Diocese Validates Claims of Abuse

By Jerry Harkavy
Associated Press, carried in Portland Press Herald [Maine]
July 4, 2005

Maine's Roman Catholic diocese Sunday validated child sexual abuse allegations against nine of 21 dead priests, saying they likely would be removed from ministry under today's standards if they were still alive.

The announcement came more than a month after the state attorney general released the names of the 21 in compliance with an order from the Maine Supreme Judicial Court.

The Diocese of Portland, which had opposed the release of the names, said its reversal reflected the reality of the court decision and "the inevitable news stories" arising from the public release of more than 100 pages of documents related to abuse complaints.

Media in Maine have yet to publish the complete list of names. The Portland Press Herald/Maine Sunday Telegram, whose parent company brought the lawsuit that led to the court order, has promised to investigate each case and report on those they believe are credible.

Bishop Richard Malone's decison to publicize the names of those on the list who would likely be removed from ministry if they were alive today was made in consultation with the Diocesan Review Board, the diocese said in a statement.

"The bishop hopes this information brings a measure of justice and closure to victims and perhaps encourages others who are seeking help and healing to make a report to the diocese and/or civil authorities," the statement said.

The announcement was made Sunday to coincide with notification of the decision to the parishes, said Sue Bernard, spokeswoman for the diocese.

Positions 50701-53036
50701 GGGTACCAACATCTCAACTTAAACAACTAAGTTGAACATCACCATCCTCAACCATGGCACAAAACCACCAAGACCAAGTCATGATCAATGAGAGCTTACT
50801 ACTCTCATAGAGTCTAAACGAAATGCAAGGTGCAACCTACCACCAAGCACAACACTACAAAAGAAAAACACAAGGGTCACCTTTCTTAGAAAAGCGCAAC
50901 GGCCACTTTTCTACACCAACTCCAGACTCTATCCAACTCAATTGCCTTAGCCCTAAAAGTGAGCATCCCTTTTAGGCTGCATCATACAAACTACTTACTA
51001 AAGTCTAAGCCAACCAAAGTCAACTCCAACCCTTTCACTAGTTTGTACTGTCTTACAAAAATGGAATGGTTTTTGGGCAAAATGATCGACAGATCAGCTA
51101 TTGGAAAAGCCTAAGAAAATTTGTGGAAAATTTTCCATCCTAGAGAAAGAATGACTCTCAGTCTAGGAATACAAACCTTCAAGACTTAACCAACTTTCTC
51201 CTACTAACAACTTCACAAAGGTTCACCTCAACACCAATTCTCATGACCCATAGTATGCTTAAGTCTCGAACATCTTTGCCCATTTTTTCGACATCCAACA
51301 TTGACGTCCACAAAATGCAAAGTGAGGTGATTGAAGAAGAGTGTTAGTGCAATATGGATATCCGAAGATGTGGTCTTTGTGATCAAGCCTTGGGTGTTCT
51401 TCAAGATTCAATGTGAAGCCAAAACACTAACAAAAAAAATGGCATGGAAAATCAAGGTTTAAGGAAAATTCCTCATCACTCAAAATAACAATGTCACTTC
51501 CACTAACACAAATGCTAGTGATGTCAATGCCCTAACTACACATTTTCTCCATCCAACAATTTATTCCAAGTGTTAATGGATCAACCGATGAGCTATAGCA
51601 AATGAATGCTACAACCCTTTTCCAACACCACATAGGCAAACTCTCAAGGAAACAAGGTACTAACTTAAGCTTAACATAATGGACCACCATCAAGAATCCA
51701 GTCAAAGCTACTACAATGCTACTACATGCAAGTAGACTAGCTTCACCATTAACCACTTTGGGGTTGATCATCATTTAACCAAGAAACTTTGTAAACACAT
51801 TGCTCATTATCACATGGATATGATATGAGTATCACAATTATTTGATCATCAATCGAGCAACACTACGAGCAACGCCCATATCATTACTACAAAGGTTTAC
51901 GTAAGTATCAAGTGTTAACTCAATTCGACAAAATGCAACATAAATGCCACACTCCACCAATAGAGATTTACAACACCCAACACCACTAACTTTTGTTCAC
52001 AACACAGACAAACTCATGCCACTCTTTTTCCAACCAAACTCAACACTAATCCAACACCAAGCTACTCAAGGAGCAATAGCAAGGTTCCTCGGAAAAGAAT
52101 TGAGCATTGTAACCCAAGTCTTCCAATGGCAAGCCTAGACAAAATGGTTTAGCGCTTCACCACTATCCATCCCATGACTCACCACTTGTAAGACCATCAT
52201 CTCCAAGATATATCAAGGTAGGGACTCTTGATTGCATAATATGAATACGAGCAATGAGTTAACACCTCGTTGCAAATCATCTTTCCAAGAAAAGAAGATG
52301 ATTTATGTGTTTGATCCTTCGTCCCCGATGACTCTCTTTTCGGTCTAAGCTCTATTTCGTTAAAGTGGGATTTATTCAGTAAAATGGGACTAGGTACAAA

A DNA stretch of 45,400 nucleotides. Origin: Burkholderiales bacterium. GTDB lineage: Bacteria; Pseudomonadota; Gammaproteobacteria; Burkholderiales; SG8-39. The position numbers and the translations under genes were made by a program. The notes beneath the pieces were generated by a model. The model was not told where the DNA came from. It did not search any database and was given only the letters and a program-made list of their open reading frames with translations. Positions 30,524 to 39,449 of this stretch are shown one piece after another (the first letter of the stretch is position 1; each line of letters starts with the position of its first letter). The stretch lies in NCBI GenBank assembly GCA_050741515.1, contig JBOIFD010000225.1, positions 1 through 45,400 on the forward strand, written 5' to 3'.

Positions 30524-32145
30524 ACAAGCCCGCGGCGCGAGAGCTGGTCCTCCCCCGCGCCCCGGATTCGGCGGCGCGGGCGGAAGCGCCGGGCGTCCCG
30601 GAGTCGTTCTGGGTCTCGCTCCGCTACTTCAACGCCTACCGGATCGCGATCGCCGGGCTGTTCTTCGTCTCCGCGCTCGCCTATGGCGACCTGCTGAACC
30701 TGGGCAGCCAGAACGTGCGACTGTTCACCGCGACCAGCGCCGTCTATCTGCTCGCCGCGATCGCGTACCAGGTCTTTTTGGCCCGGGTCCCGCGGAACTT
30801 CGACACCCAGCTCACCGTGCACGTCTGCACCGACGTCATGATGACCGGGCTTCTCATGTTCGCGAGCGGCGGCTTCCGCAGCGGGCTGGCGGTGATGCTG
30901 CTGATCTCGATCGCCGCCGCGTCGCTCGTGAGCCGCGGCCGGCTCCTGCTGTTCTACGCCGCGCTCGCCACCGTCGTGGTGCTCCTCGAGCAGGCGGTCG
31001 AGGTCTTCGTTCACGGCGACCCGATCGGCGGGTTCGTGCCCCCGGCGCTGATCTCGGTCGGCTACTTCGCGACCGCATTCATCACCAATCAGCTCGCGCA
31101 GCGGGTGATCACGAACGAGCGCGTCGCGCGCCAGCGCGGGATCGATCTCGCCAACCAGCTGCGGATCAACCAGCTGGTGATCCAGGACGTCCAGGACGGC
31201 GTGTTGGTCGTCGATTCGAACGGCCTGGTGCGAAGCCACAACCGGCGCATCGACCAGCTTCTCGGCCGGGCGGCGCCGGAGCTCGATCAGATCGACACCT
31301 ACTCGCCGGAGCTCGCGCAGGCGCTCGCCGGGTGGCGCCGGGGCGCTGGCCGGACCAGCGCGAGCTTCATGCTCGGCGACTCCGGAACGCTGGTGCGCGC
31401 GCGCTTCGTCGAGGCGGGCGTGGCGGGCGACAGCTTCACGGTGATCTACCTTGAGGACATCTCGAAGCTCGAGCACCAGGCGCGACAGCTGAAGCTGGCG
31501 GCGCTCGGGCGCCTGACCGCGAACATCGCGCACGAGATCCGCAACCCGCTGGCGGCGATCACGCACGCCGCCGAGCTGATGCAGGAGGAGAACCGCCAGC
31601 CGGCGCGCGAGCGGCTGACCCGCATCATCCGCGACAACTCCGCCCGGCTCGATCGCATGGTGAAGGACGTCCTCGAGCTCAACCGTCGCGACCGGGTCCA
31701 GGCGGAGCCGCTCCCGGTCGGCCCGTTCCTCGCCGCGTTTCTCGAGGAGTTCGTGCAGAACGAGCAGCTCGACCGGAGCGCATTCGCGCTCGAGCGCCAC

The nine names listed by the diocese, and the year of death, include: Monsignor Henry Boltz, 1970; the Rev. Ralph Corbeil, 1973; the Rev. John Crozier, 1990; the Rev. Antonio Girardin, 1974; the Rev. Lucien Mandeville, 1984; the Rev. Lucien McKeone, 1980; the Rev. Lawrence Sabatino, 1990; the Rev. James Vallely, 2001, and the Rev. Dominic Doyon, year of death unknown.

Of the 21 priests on the attorney general's list, 16 were assigned to the diocese and five, including Doyon, were with religious orders.

Documents linked to the allegations, including statements from the diocese, letters from victims and reports from prosecutors and lawyers, detail abuse complaints statewide dating from the 1930s to the 1970s. Some of the priests were named by a single accuser, others by as many as 13.

None of the cases ever was proven in court because the statute of limitations prevented prosecution.

"The Church has not felt comfortable with the notion of releasing the name of every person accused first and foremost because the dead cannot defend themselves, and because they no longer pose any threat to minors," the diocese said. "It certainly violates the principle of innocent until proven guilty."

Paul Kendrick, co-founder of Maine's Voice of the Faithful, asked by what standards the diocese validated the allegations. "Who's saying they can only confirm nine?" he asked.

The diocese took note of the differing levels of substantiation of the complaints and cited the difficulties of fully investigating accusations made years after a priest's death.

Many of the allegations came to the diocese or state officials during the height of the priest abuse scandal in 2002 and 2003.

Cyndi Desrosiers, a victims' advocate in Maine, said she was pleased that the diocese finally chose to publicize the names, but "I wish they had done it a long time ago."

"It would be really nice if they came forward and released the names of those priests who are still alive who have accusations against them," Desrosiers said. "That would do more to protect our children today."